Beyond the Beach: Exploring Caribbean Cities

Beyond the Beach: Exploring Caribbean Cities

September 23, 2016

Vintage green car in the street of Havana, Cuba

Travellers generally go to the Caribbean for the beach, but the cities of the islands are not to be neglected. Beyond the sand and surf, there are tropical towns bursting with the tastes, sounds, and sights of vibrant cultures. From the laid-back vibe of the reggae scene to the bustling marketplaces, these Caribbean cities should make it to the top of your tropical to-do list. 

  • Havana. Although Cuba’s capital has not been particularly accessible in recent decades, the gates to Havana are once again cracking open for Western tourism. If your heart is set on Havana, you can find your way to this classic Spanish Caribbean metropolis. Havana is famous for its historic Spanish architecture, and offers plenty of cultural experiences for the interested traveller, such as theatre, dance, and musical concerts.

    Spanish building in Havana

  • Santo Domingo. Santo Domingo looms so large in the minds of Dominican Republic’s diasporic population that the entire country is often referred to simply as Santo. It’s little wonder that this city has achieved such fame for itself. The capital is a sprawling, close-quartered collection of typical Latin Caribbean homes and business ranging from the government offices of past centuries to the cruise terminals of today. People visit Santo for the shopping, the gardens, the food, and of course, the Latin culture.

  • Nassau. The long and colorful history of Nassau is reason enough to visit the island-wide metropolis. At one time, Nassau was a “pirate republic,” housing a thousand pirates and providing room enough for their escapades in the Bahamas. Later, it became haven for Revolutionary War Loyalists. Today, it is a bustling tourist town filled with not only the quaint, pastel-colored colonial beach houses, but also attractive dining, shopping, and nightlife entertainment.

    Young women sitting on a restaurant

  • Wilemstad. Speak with anyone from Curacao, and they will tell you wistfully of their beautiful island and its homey appeal. In fact, the capital city, Wilemstad, is considered to be the very quintessential heart of Dutch Caribean culture. The city is best known for the string of colorful Dutch buildings that line its harbor, which are a UNESCO World Heritage Site. Beyond these beautiful buildings lie more architectural wonders, plus a variety of newer developments such as many casinos and nightlife venues.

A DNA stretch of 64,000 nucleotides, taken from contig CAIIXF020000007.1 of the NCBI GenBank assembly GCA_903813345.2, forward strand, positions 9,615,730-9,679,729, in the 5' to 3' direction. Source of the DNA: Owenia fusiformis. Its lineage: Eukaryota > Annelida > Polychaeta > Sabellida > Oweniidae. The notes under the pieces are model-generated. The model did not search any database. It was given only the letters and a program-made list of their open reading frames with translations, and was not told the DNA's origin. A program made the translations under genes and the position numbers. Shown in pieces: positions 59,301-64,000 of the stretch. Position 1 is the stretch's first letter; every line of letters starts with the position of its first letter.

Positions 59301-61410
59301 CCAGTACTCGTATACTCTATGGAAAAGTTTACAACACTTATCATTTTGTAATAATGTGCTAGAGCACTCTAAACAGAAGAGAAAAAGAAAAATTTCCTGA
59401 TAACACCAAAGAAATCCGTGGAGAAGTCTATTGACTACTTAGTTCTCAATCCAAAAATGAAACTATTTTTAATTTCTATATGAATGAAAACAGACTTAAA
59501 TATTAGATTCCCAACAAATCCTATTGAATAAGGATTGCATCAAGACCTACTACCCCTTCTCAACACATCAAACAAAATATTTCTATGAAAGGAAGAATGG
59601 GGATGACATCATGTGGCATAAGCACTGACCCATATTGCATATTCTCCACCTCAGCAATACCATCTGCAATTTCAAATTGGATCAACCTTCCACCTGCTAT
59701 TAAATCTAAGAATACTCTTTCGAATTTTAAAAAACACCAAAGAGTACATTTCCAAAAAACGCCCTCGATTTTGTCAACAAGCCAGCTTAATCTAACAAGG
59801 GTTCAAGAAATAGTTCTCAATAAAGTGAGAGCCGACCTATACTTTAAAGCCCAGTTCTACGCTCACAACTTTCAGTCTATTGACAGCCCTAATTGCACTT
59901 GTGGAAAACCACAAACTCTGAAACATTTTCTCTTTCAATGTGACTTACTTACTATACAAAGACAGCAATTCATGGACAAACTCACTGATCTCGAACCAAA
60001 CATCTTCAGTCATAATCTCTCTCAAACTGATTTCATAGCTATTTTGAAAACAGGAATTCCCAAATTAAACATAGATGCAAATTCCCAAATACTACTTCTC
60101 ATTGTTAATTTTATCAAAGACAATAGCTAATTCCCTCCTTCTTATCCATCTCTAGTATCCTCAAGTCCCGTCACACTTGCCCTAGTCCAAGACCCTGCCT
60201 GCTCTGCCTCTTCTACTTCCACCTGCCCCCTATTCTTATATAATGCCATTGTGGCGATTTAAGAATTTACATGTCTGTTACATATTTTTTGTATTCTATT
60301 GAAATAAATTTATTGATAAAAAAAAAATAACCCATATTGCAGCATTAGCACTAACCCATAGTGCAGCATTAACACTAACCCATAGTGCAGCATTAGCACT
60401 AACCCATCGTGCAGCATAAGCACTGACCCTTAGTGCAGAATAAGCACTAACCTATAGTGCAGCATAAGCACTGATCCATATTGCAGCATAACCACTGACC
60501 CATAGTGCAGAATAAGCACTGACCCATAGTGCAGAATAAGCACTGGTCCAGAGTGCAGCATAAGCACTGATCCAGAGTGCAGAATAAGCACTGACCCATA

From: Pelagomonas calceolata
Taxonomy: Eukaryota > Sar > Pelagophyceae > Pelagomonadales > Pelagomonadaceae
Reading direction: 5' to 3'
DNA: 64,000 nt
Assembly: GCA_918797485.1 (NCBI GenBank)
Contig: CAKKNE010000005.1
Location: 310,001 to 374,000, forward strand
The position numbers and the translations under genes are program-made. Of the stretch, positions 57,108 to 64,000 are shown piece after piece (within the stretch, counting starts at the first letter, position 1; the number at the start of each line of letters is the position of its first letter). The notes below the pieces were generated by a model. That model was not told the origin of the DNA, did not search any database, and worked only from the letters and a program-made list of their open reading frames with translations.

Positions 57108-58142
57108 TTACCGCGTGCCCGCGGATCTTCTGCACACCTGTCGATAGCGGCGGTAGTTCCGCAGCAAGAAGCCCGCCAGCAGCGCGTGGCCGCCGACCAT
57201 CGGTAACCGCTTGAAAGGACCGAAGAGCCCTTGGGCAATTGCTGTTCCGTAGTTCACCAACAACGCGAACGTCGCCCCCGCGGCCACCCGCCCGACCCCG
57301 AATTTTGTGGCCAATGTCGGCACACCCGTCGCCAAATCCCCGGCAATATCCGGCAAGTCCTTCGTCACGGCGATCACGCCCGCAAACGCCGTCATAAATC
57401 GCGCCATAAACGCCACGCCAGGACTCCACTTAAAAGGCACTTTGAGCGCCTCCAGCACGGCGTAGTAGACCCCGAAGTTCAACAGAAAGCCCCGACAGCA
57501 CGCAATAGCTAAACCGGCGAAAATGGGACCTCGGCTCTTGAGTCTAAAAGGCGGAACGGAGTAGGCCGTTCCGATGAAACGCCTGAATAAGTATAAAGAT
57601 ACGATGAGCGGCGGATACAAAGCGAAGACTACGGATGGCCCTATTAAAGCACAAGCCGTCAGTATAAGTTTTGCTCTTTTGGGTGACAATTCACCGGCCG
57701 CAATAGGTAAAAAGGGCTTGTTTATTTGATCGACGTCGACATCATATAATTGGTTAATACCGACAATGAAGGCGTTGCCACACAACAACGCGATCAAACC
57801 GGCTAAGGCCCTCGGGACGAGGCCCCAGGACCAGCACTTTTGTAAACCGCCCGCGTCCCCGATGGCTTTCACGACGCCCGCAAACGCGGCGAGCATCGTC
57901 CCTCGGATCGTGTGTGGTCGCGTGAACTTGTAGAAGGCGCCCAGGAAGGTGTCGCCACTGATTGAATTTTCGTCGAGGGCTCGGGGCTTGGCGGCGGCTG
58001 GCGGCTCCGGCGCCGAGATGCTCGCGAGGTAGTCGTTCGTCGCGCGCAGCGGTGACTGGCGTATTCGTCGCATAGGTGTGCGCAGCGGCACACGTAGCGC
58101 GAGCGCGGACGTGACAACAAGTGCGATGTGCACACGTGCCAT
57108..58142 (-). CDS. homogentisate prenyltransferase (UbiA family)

• Marigot. Although it doesn’t have the distinction of being on one of the Caribbean’s largest cities, Marigot, Saint Martin is worth a visit. The town grew up around Fort Louis, a pre-revolution era fort commissioned by France’s last king himself. Left to its own devices for a full century prior to the late 1900s, Marigot is now considered an asset of tourism for France. Walk its historic streets and you will lose yourself among art galleries, fashion-forward shopping, and hidden French bakeries.

    Blue wooden window
Cultural immersion should always be a part of travel, even in areas characterised by natural wonders and modern entertainment. This is especially true in the Caribbean, where you can always find a surprising blend of European, Latin, African, and North American influences. Each island brings something new and different. Your only challenge will be deciding which city to visit.

Breana is an American expat living in the Dutch Caribbean. Graphic Designer and writer from sunny Arizona, she has travelled around the Caribbean, Mexico, Tanzania, Burundi, Kenya and most of the U.S. You can also follow Breana and her adventures together with her husband, at